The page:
In the late 1990s, a few years after I was assigned in Davao as professor of theology, I was confronted by the phenomenon of extra-judicial killings carried out by the DDS (Davao Death Squads).
Most of the victims of these killings were suspected petty criminals – drug addicts, drug pushers, thieves, gang members.Everyone believed that these killings were sponsored by the Mayor, with the involvement of some police officers in line with the campaign against criminality.In his public pronouncements, the mayor would often declare that the victims deserved to be killed because they were criminals. This was necessary to make the city safe from drug addicts, pushers, thieves and gangs.
Surprisingly, many people accepted these justifications and supported these killings.
I decided respond to this issue by writing an article entitled: “Summary Killings: a Moral Perspective.” This was published in the local papers.I also joined the Coalition Against Summary Execution and later became one of its spokesperson.
I was able to convince our religious community to make a stand against the killings. Through our preaching , symposium and prayer rallies we encouraged the local Church, the parishes and lay people to exercise their prophetic role.
The archbishop wrote a pastoral letter and an Oratio Imperata was read in all the churches. I also worked with other diocesan priests who were concerned about this problem.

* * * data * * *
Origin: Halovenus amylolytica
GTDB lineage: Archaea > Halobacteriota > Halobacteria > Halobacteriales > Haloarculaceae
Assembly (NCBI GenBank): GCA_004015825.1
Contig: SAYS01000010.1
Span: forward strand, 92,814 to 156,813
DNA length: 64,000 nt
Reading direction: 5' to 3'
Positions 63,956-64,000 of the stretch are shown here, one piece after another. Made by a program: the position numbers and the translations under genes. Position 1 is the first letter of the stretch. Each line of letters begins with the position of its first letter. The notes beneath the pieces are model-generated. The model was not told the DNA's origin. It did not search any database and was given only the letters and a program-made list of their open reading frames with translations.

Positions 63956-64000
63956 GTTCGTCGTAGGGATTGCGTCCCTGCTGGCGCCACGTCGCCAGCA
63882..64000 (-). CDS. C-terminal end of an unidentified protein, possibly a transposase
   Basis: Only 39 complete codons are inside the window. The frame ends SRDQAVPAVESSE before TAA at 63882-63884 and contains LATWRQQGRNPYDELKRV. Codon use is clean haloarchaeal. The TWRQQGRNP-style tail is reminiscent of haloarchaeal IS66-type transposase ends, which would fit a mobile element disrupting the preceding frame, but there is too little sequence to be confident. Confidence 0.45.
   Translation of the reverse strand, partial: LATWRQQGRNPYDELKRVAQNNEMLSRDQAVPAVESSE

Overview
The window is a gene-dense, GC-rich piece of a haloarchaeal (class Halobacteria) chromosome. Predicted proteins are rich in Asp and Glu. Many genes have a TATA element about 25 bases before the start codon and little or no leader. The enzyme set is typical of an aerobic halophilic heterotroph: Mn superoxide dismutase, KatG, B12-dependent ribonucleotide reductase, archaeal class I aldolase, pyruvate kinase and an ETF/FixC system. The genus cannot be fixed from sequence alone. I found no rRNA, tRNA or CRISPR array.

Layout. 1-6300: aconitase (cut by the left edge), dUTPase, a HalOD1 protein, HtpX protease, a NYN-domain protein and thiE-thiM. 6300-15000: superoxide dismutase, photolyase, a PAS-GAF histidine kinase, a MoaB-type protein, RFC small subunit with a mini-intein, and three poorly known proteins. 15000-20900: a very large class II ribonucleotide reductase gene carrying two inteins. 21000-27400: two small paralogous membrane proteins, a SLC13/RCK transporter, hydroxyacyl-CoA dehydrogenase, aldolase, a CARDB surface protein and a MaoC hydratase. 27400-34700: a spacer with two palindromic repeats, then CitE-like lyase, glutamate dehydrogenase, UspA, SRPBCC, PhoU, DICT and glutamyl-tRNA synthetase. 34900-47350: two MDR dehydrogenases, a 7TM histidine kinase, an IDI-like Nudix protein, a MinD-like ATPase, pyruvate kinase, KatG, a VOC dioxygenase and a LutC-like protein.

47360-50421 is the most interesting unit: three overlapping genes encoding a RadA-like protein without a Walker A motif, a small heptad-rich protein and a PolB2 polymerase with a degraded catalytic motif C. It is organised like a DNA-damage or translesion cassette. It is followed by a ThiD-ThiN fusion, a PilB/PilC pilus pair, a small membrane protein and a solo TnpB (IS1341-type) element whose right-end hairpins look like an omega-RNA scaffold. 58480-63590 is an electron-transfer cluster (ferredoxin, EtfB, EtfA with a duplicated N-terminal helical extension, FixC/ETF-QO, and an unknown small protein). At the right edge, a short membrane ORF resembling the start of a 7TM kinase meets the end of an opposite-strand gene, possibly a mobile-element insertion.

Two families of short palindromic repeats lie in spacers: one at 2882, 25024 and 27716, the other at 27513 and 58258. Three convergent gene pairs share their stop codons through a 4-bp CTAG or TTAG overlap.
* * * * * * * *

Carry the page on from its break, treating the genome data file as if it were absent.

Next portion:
We collaborated with the CHR in the investigation and encouraged former members of DDS to surface and give testimony.
So far, the killings have subsided as the CHR continues its investigation.

Personal Experience 3: Biking for Life and Peace

Since 2000, I have been concerned about a number of social issues. Foremost among these are: the ongoing armed conflict (NPA & MILF vs GRP), the destruction of the environment, summary killings, abortion, corruption.
After reading John Paul II’s ‘Evangelium Vitae’ I became more aware that all these are connected and are manifestations of the culture of death. There was a need to proclaim the Gospel of Life and Peace. I asked myself what I could do.
So I decided to bike across the Philippines, around Mindanao and around the Philippines. I preached the Gospel of Life & Peace in many churches all over the Philippines.
I started by biking alone but along the way some local bikers joined me – even some priests & bishops.
I also organized the annual bike for peace during the Mindanao Week of Peace , with over 500 bikers participating.
Lately, I and several others, including 3 priests, biked for the environment and joined the protest against coal –fired power plant in Maasim, Saranggani which was spearheaded by the diocese of Marbel with the participation of BECs, POs and NGOs and people from other denominations and religions.